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Bringing harbours alive: assessing the importance of eco-engineered coastal infrastructure for different stakeholders and cities


Kienker, SE and Coleman, RA and Morris, RL and Steinberg, P and Bollard, B and Jarvis, R and Alexander, KA and Strain, EMA, Bringing harbours alive: assessing the importance of eco-engineered coastal infrastructure for different stakeholders and cities, Marine Policy, 94 pp. 238-246. ISSN 0308-597X (2018) [Refereed Article]

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© 2018 Elsevier Ltd. All rights reserved.

DOI: doi:10.1016/j.marpol.2018.04.028


Urbanisation and population growth continue to impact already pressured harbour environments, resulting in a proliferation of artificial structures in the marine environment. In response, there is a growing interest in ecological engineering these structures for the benefit of both nature and humankind. Since the decision to build or adapt coastal infrastructure is a socio-economic one, the views and perceptions of different users are likely to influence support for ecological engineering projects. A survey was developed and run in four harbours (Sydney, Hobart, Auckland and Tauranga) to quantify the perceptions of different stakeholder groups towards ecological engineering of artificial structures. This study tested whether respondents with a greater connection, concern for environment, with a higher socio-economic status or who lived in a more modified harbour environment are more likely to be supportive of ecological engineering than other respondents. The study also assessed whether respondents with prior knowledge about the dominant artificial structure in their harbour (seawalls) agreed with the positive effects, disagreed with negative effects, and were more willing to contribute to costs of ecological engineering than those without prior knowledge. Results showed that most people are supportive of ecological engineering (92.55%). However, stakeholders whose work is directly linked to the harbour are more supportive of ecological engineering in Sydney and Auckland, than in Tauranga or Hobart. Environmental concern, education, income and level of harbour modification all have a positive influence on support for ecological engineering. Prior knowledge also influenced willingness to pay for ecological engineering. These results are promising for councils and managers seeking to implement ecological engineering initiatives, and looking to understand stakeholder groupsí attitudes and perceptions towards ecological engineering initiatives. Greater consideration of both ecology and public usersí values are required for more holistic management strategies of artificial structures in urban marine harbours.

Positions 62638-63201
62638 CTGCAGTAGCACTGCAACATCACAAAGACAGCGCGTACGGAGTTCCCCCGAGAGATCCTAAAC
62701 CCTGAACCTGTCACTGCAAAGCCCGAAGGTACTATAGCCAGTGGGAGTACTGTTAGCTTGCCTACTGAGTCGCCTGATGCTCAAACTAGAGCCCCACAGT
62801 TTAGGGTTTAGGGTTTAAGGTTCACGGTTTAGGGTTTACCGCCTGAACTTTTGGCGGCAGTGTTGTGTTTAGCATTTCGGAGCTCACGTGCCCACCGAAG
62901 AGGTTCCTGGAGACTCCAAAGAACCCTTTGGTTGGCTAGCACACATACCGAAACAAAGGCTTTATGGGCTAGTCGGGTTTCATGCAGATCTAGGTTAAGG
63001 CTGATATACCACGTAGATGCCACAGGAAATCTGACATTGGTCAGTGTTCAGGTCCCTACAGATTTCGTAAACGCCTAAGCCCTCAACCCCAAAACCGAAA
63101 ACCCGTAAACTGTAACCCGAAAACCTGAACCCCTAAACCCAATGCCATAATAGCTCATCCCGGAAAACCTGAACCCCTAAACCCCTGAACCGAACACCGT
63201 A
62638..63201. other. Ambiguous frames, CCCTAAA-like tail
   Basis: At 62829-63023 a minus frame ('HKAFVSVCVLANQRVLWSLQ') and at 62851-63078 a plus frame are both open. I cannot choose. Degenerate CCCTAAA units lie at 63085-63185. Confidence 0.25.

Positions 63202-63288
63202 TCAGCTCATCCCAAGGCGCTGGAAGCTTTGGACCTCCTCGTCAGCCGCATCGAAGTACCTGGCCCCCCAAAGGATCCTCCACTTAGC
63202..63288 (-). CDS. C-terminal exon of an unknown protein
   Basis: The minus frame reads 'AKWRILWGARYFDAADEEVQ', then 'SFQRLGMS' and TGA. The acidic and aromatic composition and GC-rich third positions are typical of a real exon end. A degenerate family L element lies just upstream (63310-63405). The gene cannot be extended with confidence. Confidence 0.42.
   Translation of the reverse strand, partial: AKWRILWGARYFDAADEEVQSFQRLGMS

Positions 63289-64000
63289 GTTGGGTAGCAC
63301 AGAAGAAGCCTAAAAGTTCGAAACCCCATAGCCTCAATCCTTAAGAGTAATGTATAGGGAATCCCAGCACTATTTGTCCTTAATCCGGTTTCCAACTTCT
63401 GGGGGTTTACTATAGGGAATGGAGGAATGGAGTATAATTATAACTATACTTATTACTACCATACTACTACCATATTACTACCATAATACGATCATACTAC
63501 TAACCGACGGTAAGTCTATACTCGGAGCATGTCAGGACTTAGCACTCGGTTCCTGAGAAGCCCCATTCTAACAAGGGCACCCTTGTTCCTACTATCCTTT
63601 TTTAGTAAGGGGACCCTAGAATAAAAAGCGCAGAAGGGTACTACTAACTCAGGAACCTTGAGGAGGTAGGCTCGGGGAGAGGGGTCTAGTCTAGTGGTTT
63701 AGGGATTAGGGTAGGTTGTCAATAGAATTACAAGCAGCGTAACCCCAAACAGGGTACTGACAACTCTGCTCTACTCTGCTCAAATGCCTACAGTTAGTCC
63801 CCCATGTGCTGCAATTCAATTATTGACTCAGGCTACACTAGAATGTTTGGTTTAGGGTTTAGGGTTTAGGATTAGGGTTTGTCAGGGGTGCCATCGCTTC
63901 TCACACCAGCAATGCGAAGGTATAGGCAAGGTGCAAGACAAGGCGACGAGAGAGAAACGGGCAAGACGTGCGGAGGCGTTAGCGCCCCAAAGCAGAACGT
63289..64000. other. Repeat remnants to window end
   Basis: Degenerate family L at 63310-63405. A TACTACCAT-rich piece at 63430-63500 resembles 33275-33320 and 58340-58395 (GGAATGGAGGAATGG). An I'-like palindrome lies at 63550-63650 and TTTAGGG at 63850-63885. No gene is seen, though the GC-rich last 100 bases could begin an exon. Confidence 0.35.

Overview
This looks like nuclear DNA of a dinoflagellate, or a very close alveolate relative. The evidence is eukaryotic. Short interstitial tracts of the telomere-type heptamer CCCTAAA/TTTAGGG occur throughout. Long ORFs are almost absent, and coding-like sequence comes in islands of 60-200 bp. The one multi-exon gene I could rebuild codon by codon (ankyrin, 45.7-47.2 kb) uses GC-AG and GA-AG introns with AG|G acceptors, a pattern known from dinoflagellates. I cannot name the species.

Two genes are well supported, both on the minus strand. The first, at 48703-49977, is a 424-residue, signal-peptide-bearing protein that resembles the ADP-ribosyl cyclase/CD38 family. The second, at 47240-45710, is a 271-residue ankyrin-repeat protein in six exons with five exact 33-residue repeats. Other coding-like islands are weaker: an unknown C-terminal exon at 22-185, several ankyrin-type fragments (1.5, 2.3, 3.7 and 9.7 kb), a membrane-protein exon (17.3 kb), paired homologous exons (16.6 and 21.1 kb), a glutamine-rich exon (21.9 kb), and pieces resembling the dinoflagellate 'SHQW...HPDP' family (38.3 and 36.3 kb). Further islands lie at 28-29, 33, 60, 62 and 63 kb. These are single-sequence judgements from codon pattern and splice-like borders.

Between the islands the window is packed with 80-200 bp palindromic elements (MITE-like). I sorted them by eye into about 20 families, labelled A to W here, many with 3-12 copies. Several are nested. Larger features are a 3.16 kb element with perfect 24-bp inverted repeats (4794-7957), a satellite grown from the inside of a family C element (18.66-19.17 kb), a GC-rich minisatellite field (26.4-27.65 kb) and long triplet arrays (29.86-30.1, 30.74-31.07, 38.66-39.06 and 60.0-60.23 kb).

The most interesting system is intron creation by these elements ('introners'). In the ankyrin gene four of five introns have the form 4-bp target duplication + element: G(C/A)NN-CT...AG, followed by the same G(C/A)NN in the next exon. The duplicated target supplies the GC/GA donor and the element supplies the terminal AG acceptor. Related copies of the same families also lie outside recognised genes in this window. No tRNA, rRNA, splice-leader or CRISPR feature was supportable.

Item Details

Item Type:Refereed Article
Keywords:eco-engineering, coasts, public perceptions
Research Division:Human Society
Research Group:Human geography
Research Field:Urban geography
Objective Division:Environmental Management
Objective Group:Coastal and estuarine systems and management
Objective Field:Assessment and management of coastal and estuarine ecosystems
UTAS Author:Alexander, KA (Dr Karen Alexander)
UTAS Author:Strain, EMA (Dr Beth Strain)
ID Code:126170
Year Published:2018
Web of Science® Times Cited:14
Deposited By:Sustainable Marine Research Collaboration
Deposited On:2018-05-28
Last Modified:2020-06-02

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